• Story #3

    Elijah the Prophet. We open the door for him at Passover. We sing for his return at the end of Shabbat. Who is he, though?

    Children met Eliyahu in I Kings, when he seeks God in the wind, in the earthquake, in the fire, and finally, hears a soft, small voice. Children met Eliyahu in rabbinic literature, reminding us of our responsibility to make the world as it should be. Children met Eliyahu in folk tales, where he appears and provides for those in need. Finally, children considered why we might include this enigmatic character in our Passover seder.

    Second and third grade children considered what tools they would carry to help them hear the “soft, small voice” and make the world better. On Friday, March 13, 2020, their shrinky dink tools sat ready, the room filled with projects from children ages 3 – 15, for a family celebration that never took place.

  • Story #2

    The kindergarten children needed more. They were taking part in the nursery tunic-making project, but they were nearly bursting with wanting to grapple with the whole, complex Yosef story. We invited kindergarten children to design their own project.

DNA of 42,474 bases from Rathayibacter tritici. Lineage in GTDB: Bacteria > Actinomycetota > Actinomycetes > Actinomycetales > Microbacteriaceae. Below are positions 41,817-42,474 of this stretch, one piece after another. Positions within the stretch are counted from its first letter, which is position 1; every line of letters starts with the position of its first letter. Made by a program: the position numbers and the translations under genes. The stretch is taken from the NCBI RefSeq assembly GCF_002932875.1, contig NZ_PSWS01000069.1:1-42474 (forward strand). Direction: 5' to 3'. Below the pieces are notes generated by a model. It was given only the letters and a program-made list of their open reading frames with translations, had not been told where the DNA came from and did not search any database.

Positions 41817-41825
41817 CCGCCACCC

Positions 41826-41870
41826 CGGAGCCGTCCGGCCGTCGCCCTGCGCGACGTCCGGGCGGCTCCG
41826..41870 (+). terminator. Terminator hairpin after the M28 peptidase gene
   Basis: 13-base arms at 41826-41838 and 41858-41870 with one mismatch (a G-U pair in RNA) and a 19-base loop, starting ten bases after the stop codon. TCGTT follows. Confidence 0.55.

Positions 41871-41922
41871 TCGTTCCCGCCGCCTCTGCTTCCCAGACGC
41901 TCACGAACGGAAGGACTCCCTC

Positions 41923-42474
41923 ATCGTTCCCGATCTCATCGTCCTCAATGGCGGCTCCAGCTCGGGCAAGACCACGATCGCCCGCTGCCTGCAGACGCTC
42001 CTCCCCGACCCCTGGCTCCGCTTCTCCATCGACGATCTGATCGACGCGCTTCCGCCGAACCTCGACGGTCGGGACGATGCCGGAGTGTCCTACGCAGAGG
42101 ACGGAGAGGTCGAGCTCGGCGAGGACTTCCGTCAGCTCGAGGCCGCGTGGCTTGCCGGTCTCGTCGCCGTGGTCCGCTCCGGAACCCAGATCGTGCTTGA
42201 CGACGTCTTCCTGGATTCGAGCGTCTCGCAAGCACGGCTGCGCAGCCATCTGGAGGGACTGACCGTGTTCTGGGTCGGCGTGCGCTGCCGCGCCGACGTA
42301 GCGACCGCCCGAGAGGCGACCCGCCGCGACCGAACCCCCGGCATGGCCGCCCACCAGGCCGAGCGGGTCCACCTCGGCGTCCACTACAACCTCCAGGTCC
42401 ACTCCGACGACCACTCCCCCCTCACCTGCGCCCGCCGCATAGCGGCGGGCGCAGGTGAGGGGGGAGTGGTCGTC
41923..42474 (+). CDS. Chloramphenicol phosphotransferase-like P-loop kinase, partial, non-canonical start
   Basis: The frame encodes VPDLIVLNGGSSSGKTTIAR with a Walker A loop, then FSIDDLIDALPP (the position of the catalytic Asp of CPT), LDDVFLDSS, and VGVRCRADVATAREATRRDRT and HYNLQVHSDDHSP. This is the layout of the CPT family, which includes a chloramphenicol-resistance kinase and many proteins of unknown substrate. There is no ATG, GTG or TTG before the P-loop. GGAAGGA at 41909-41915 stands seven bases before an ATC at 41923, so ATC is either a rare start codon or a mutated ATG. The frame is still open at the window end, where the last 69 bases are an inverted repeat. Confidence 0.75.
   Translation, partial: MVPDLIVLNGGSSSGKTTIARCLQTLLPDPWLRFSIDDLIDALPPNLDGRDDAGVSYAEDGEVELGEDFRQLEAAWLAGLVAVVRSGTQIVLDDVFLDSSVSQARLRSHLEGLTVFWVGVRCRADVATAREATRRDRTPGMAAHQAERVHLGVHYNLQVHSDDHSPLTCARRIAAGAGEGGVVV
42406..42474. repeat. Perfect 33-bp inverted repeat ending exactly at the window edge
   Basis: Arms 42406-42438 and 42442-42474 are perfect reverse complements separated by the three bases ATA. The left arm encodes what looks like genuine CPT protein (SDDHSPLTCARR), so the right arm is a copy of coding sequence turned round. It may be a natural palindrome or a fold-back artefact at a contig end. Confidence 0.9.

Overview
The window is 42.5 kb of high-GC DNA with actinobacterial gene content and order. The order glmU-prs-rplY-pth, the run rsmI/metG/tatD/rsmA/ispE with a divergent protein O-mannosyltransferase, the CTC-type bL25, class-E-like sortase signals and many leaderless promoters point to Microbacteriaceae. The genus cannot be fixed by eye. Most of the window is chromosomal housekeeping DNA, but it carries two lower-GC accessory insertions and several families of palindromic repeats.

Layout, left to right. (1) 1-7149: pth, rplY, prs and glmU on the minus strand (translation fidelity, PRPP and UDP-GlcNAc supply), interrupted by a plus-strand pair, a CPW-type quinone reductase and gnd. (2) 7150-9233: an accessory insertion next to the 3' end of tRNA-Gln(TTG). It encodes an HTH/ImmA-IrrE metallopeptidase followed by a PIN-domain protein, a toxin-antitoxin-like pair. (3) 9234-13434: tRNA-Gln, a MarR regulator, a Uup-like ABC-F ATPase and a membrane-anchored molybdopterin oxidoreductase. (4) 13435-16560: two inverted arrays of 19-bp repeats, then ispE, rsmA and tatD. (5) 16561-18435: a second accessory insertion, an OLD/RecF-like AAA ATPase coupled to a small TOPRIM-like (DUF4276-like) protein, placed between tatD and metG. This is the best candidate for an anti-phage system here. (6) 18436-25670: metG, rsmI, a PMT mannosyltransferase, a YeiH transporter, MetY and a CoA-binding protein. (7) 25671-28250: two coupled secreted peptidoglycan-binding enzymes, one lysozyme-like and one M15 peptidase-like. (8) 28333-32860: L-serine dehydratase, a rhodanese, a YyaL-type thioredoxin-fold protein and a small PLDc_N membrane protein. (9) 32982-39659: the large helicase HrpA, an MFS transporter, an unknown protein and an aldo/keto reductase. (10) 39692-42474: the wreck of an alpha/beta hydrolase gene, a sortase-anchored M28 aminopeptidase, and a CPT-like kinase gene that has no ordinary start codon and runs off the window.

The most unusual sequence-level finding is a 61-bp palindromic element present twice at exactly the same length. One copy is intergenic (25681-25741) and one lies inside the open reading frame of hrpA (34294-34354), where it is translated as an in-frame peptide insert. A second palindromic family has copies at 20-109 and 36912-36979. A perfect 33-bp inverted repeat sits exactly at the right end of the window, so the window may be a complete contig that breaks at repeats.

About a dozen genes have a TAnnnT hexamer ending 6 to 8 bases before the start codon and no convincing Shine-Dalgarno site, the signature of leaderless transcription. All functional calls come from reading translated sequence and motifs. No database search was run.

The knowledge, creativity, and sensitive social attunement of the four kindergarten children expanded to fill every aspect of this project. From collaboratively retelling the entire text, complete with their own literary flair (from “There was once a boy…” to “And that was that!”) to making props, navigating disagreements, matching character costumes to the mood of the scene, and acting with movement, posture, and expression, children’s interpretation of the text emerged through hundreds of small details and collaborative decisions. This was their version.

    When the kindergarten children saw the book they had created together, they knew they had accomplished something Big. “I feel like a twelfth grader!” one boy said. And indeed, these young children showed as much dedication, collaboration, enthusiasm, and deep thought about Torah and human relationships as Jewish people of any age. Kol hakavod – way to go – amazing kindergarteners.

  • Story #1

    In the winter of our second year, we created a symbol of personal yearning and communal responsibility. Inspired by two traditional Jewish morning prayers, our Mah Tovu tent knits together the personal intentions of children, parents, and grandparents.

    Today, we gather under our beautiful tent at the end of every session, adults and children together. It graces our singing space, a visible reminder of our commitment to each other.

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